The good news: The young generation that consumes all sorts of entertainment via iPods and the internet is doing more than anyone else to keep the big-screen experience alive. Rather than undermine the movie industry, these “third-screen” technologies are actually supporting it.
The bad news: Theatres are increasingly catering to this generation by creating “rowdier, text-friendly auditoriums” that encourage this generation to do all sorts of rude but increasingly common things like chatting and sending text messages while the movie is still in progress.
I am vaguely reminded of how, at the Wanted screening I attended a couple weeks back, a guy sitting across the aisle and a few rows down from me pulled out his cell phone and lit up its screen, and a security guard came up to him and asked him to turn it off. “But it’s silent,” the guy replied, as though that were the point. Never mind that the phosphorescent glow of his cell-phone screen was taking my eyes and many other people’s eyes off of the movie that we were all there supposedly to watch.
See also this recent comment by my CT Movies colleague Todd Hertz.
I’ve been meaning to post something about WALL•E for a while now — and I will post something, I hope, in the near future — but life has been busy and the mountain of WALL•E commentary to sift through has grown impossibly large.
In the meantime, however, I commend to you this piece by Noah Millman, who lists many of the flaws with this film that had occurred to me already as well as many that hadn’t, before concluding:
I may be grading WALL•E too hard, measuring it by the apparent scale of its ambitions rather than rating it against other kiddie flicks of the season, but that’s what higher ambitions will get you: more serious critical attention. And WALL•E, while it has wonderful things about it – just for having brought back the silent movie, it deserves high praise – just didn’t impress me as the work of art it’s being praised as.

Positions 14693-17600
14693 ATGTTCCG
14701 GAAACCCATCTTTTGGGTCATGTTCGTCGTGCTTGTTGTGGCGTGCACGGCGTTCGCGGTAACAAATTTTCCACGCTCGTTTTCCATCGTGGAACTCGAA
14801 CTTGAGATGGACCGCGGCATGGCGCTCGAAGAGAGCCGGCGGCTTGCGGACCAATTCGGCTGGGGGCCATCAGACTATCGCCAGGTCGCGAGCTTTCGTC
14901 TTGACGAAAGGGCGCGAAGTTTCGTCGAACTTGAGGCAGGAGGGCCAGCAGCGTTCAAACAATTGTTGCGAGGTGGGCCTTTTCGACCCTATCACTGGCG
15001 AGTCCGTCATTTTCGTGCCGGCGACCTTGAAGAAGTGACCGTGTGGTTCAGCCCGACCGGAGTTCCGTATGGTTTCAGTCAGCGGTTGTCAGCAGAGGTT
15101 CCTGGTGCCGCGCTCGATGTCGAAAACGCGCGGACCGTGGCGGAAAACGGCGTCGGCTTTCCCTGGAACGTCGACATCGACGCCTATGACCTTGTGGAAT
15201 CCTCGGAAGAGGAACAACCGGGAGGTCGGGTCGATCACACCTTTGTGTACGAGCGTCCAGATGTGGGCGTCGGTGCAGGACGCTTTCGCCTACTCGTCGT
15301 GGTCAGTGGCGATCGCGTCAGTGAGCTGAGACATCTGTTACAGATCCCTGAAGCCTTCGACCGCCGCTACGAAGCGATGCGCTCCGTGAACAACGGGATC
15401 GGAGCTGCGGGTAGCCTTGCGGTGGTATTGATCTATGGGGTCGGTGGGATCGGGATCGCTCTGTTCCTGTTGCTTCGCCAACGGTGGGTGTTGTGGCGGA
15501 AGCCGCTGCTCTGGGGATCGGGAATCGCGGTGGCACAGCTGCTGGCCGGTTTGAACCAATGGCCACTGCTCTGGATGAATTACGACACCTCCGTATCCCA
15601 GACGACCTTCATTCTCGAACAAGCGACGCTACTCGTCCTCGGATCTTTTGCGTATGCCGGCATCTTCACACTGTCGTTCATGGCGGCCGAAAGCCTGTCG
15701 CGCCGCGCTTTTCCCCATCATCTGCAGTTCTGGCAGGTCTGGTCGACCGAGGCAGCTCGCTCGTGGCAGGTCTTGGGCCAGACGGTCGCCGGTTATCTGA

There is some interesting discussion in the comments, too.
I am also somewhat relieved to find that as esteemed an animation expert as Jerry Beck seems to share my mild reaction to the film, acknowledging that there is much to “admire” in the film, as there usually is in a Pixar movie, but that it also left him “a little cold” and “a little disappointed”.
Here are the figures for the past weekend, arranged from those that owe the highest percentage of their take to the Canadian box office to those that owe the lowest.
Cruising Bar 2 — CDN $1,150,000 — N.AM $1,150,000 — 100%
The Love Guru CDN $3,410,000 — N.AM $29,331,000 — 11.6%
Sex and the City — CDN $15,450,000 — N.AM $144,864,000 — 10.7%
Indiana Jones and the Kingdom of the Crystal Skull — CDN $26,360,000 — N.AM $306,590,000 — 8.6%
Wanted — CDN $7,300,000 — N.AM $90,775,000 — 8.0%
Get Smart — CDN $7,850,000 — N.AM $98,115,000 — 8.0%
Kung Fu Panda — CDN $14,480,000 — N.AM $193,395,000 — 7.5%
The Incredible Hulk — CDN $9,070,000 — N.AM $124,917,000 — 7.3%
Hancock — CDN $6,830,000 — N.AM $107,321,000 — 6.4%
WALL*E — CDN $7,860,000 — N.AM $128,132,000 — 6.1%
A couple of discrepancies: The Love Guru and Cruising Bar 2 were #9 and #10 on the Canadian chart, respectively (the former film was #11 in North America as a whole, and the latter film does not appear on the North American chart at all), while Kit Kittredge: An American Girl and You Don’t Mess with the Zohan were #8 and #10 on the North American chart, respectively (they were #13 and #11 in Canada).